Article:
Pennsylvania has long been a center of prison reform movements, yet today it stands out as a state with one of the highest incarceration rates in the nation. In conjunction with the October issue of PMHB, join a group of scholars for a conversation about how imprisonment has changed in the state, as well as how it connects to today’s crisis of mass incarceration. Teachers, activists, and interested members of the public are encouraged to attend.
About the Speakers:
Tajah Ebram is a PhD candidate in the Department of English at the University of Pennsylvania. Her research is focused on twentieth and twenty-first century Black literature, history, and culture, with particular interests in Black feminism, prison writings, carceral studies, cultural geography, digital humanities, and Philadelphia Black radicalisms. She cofounded the Black Cultural Studies Collective, a reading and working group based in African diasporic studies at Penn. She is currently writing her dissertation, entitled Black Urban Revolution: A Cultural History of MOVE and the Radical Everyday in West Philadelphia.
Beth English is director of the Project on Gender in the Global Community at the Liechtenstein Institute on Self-Determination at Princeton University. She is a lecturer in the Princeton Writing Program and an instructor with Princeton University’s Prison Teaching Initiative. She received her PhD in history from the College of William and Mary, where she was a Glucksman Fellow and visiting assistant professor, and has taught at the University of Pennsylvania. Her research has been funded by the National Endowment for the Humanities. English’s research and teaching focus primarily on gender, historical and contemporary labor and working-class issues, culture and society, global economy, and the US and Global Souths. She is the coeditor of Global Women’s Work: Perspectives on Gender and Work in the Global Economy (with Mary E. Frederickson and Olga Sanmiguel-Valderrama); author of A Common Thread: Labor, Politics, and Capital Mobility in the Textile Industry; and a contributing author to several edited volumes focusing on gender and on the US South. Her article “‘I . . . Have a Lot of Work to Do’: Cotton Mill Work and Women’s Culture in Matoaca, Virginia, 1888–1895” was recognized as one of the Organization of American Historians’ Best American History Essays of 2008 (David Roediger, ed.). She is the producer and host of the podcast Working History.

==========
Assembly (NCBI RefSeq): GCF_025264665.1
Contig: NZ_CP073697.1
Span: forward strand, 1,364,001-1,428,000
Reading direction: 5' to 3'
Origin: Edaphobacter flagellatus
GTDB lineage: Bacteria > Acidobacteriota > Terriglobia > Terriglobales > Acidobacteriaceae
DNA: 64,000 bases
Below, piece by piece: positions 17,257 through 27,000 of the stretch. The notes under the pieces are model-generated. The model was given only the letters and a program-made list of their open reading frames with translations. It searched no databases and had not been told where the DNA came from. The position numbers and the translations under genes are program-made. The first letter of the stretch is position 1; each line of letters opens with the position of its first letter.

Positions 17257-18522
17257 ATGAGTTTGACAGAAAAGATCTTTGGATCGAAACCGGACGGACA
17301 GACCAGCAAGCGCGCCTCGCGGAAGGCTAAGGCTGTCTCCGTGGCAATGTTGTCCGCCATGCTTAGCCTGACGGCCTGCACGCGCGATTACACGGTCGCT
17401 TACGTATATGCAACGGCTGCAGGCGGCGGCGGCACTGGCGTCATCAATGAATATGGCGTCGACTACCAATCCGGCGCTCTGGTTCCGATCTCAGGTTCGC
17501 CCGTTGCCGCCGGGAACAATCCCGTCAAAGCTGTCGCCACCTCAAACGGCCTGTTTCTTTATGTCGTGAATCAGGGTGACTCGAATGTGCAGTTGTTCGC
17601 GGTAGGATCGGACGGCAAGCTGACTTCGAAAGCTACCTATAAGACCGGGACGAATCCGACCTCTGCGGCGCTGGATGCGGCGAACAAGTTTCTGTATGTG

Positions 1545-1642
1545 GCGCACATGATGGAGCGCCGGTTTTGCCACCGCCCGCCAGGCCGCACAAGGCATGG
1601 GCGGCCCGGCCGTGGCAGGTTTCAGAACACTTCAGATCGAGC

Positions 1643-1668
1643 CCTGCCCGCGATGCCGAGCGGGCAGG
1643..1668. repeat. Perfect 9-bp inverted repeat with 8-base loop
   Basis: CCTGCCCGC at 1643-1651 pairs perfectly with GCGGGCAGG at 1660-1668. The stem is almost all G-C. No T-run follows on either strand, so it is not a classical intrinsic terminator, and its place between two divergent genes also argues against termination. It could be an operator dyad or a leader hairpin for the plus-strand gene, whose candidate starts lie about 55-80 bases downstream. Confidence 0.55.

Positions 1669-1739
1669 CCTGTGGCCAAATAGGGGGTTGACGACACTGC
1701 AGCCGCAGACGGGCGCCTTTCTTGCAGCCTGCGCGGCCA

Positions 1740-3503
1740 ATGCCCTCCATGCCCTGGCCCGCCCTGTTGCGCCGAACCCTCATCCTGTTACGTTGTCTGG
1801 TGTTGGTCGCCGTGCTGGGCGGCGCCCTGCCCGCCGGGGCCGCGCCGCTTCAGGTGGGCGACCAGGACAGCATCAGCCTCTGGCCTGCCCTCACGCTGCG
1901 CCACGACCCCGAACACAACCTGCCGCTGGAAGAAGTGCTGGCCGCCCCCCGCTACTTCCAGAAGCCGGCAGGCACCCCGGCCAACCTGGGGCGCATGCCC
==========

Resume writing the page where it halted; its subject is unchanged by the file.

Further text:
Kristin O’Brassill-Kulfan is a public historian and scholar of early American social history, teaching and working in the Department of History at Rutgers University in New Brunswick, New Jersey. She holds a PhD in history from the University of Leicester and an MA in modern history from Queens University Belfast, and she researches poverty, labor, mobility, and crime and punishment in the early American Northeast, as well as public historical and commemorative representations of these subjects. O’Brassill-Kulfan is the author of Vagrants and Vagabonds: Poverty and Mobility in the Early American Republic (New York University Press, 2019).